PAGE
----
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Regional names: chinche besucona (Mexico), pito (Colombia), chicha (Paraguay), vinchuca (Argentina, Chile, Uruguay, Bolivia), chipo (Venezuela), chinche gaucha (Argentina), chirimacha (Peru).
- Taxonomy lineage of Triatominae (this page)
- General information (this page)
- Genera of Triatominae family (this page)
- Panstrongylus genus (new page)
- Rhodnius genus (new page)
- Triatoma genus (new page)
- Life history (new page)
- References (this page)
cellular organisms - Eukaryota - Fungi/Metazoa group - Metazoa - Eumetazoa - Bilateria - Coelomata - Protostomia - Panarthropoda - Arthropoda - Mandibulata - Pancrustacea - Hexapoda - Insecta - Dicondylia - Pterygota - Neoptera - Paraneoptera - Hemiptera - Euhemiptera - Neohemiptera - Prosorrhyncha - Heteroptera - Euheteroptera - Neoheteroptera - Panheteroptera - Cimicomorpha - Reduvioidea - Reduviidae - Triatominae
Brief factsThe Triatominae (commonly known as kissing bugs) are defined as subfamily of Reduviidae (commonly known as assassin bugs) that suck vertebrate blood (strictly hematophagous) and are mainly restricted to the New World, in contrast to the other 30 or so reduviid subfamilies (over 6,000 described species) that prey on invertebrates and are distributed worldwide. Within the subfamily, genera Triatoma, Rhodnius, and Panstrongylus contain species of bugs that are especially important vectors of Trypanosoma cruzi, the agent of Chagas disease in humans. At least 40 triatomines can harbor the parasite and are all potential transmitters of the infection. There is strong evidence to suggest that the Triatominae subfamily is polyphyletic (has more than one common ancestor).
Trypanosoma cruzi, causative agent of Chagas disease: facts, life cycle, structures, references at MetaPathogen
Distribution and ecology of T. cruzi vectorsSpecies of Triatominae became adapted to diverse terrestrial ecosystems limited by parallels 42° in the Northern United States and roughly 42° to 46° in Argentina. Specialist niches include broad-leaf, humid tropical forests of South America, rocky habitats and the major dry ecosystems cerrado and savanna. Ttrypanosomes and vertebrate hosts vary depending on the habitat: in the palm niches dwell marsupials harboring trypanosomes defined as zymodeme 1 (Z1/DTU I), whereas in the tree cavities, ground burrows, and rocky outcrops are rodents, armadillos, and anteaters harboring trypanosomes of zymodemes Z2 and Z3 (DTU II subgroups a to e). Bugs that feed primarily on birds are considered of secondary importance because birds are refractory (not susceptible) to T. cruzi and do not carry the parasites in their blood.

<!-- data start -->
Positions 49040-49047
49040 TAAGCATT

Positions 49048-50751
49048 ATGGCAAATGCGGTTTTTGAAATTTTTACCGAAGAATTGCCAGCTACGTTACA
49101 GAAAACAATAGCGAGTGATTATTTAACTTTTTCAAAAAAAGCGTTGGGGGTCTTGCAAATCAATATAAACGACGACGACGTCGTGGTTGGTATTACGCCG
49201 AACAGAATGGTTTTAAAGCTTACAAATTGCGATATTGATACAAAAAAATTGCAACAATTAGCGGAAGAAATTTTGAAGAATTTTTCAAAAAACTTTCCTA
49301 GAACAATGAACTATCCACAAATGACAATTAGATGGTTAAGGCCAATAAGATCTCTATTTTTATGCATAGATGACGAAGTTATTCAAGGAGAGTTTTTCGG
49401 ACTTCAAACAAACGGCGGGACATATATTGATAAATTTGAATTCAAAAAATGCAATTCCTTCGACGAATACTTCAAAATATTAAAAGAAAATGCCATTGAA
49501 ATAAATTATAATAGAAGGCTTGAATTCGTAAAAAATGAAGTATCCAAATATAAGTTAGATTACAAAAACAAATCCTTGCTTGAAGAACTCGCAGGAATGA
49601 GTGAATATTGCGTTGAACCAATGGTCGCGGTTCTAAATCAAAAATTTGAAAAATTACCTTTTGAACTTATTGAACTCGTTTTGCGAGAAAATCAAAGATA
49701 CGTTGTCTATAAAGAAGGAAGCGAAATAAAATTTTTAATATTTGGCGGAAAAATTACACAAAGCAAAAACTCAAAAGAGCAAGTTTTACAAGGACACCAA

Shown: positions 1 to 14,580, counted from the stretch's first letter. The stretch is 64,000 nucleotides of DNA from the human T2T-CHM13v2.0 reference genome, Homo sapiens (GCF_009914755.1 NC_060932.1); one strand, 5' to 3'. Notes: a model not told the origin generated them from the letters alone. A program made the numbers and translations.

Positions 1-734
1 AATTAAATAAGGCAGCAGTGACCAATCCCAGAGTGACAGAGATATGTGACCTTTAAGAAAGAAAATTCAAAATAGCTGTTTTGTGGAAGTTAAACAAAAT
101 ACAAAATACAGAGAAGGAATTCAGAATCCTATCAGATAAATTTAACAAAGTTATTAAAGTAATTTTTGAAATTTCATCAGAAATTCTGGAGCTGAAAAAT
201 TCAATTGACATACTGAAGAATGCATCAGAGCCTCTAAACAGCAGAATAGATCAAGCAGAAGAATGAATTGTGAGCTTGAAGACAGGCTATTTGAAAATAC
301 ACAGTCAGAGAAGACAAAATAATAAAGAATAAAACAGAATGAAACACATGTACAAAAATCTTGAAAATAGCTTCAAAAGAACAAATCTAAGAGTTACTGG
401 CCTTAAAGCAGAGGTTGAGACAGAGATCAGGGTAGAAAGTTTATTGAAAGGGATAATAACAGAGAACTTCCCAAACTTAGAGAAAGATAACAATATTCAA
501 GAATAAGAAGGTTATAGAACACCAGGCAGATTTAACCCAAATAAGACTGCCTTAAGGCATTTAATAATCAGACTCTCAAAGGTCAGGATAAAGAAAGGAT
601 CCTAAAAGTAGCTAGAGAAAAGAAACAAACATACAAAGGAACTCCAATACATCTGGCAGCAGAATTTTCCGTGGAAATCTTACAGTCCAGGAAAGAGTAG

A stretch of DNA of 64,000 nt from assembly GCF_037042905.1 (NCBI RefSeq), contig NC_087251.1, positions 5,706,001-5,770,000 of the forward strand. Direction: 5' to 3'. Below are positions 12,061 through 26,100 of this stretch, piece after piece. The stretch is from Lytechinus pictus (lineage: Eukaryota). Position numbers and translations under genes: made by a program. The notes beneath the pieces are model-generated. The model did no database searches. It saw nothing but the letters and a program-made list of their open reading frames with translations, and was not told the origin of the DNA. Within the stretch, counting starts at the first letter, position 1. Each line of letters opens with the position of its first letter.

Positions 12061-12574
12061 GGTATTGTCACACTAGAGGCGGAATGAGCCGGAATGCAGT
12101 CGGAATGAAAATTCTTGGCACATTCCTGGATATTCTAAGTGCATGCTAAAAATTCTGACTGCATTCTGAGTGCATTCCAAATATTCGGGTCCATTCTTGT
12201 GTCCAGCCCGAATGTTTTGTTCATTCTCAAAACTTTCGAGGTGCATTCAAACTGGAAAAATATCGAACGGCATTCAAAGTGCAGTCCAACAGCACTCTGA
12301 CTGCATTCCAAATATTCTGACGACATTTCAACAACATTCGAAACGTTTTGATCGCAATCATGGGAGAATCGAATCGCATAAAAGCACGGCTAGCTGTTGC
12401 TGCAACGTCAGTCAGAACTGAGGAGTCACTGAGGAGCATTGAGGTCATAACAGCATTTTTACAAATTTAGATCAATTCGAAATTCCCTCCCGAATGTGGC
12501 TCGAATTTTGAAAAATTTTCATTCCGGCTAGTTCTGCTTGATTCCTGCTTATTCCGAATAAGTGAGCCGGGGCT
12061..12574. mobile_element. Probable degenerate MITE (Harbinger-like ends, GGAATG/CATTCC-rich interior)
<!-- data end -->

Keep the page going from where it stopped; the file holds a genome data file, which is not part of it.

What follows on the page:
Role in transmission of T. cruziParasite and vectors are associated and throughout geographical distribution of triatomines, T. cruzi is a common parasite of small mammals, especially nest-building species of rodents and opossums which are commonly associated with sylvatic species of Triatominae. Most transmissions of T. cruzi to humans occur when feces of infected bug contaminate bite wound, other breaks in the skin or mucosa of eye, nose or mouth, across which the parasite can pass readily. Transmission to small mammals would seem most likely to occur when the mammal eats an infected bug, or licks triatomine fecal deposits while grooming its coat.
Prerequisites for hematophagyExploitation of vertebrate blood requires important behavioral changes, especially in terms of avoiding predation by the host (cryptic behavior and feeding when the host is inactive) and physiological adaptations (capability of ingesting and digesting vertebrate blood, painless biting to avoid undue host disturbance when feeding). Hematophagy also requires a rapid compensation of the enormous amount of blood that triatomines ingest. The insect therefore excretes great amounts of water and salts immediately to reduce its weight.
Parasite and vector co-evolutionT. cruzi is a relatively ancient parasite, which earliest forms probably have been associated with marsupials such as opossums at the time of separation of South America from Gondwanaland about 40 million years ago.
The Reduviidae is also an ancient family, with the fossil record suggesting that the earliest predatory forms may have derived from phytophagous (plant-eating) insects some 230 million years ago after first veterbrates appeared.
The ancient predatory traits are reflected in many characteristics of modern Triatominae:
- They are poorly differentiated from predatory reduviids in appearance and anatomy.
- They can attack other insects and even exhibit cannibalistic behavior: when triatomine nymphs cannot reach the vertebrate host, they will penetrate feeding nymphs and take blood through them (cleptohemodeipnonism).
- The bite of many blood-sucking Triatominae is still very painful. For example, bites of Panstrongylus geniculatus on pigs and humans in the Amazon region leave painful lesions and there is at least one record of a person dying from anaphylactic shock after being bitten by T. rubrofasciata.
Probably, in ancient times, about 65 million years ago, when hematophagy in reduviids did not yet developed, parasitic trypanosomatids were mostly associated with opossums and were transmitted directly between animals via their anal gland secretions and/or urine. About 2-5 million years ago, when opossums became common throughout the continent, predatory reduviids started to invade their nests and commenced their evolution toward hemophagy.
Medical importance and vectorial predispositionThere are several factors, which may predispose triatomine species to be potential vectors: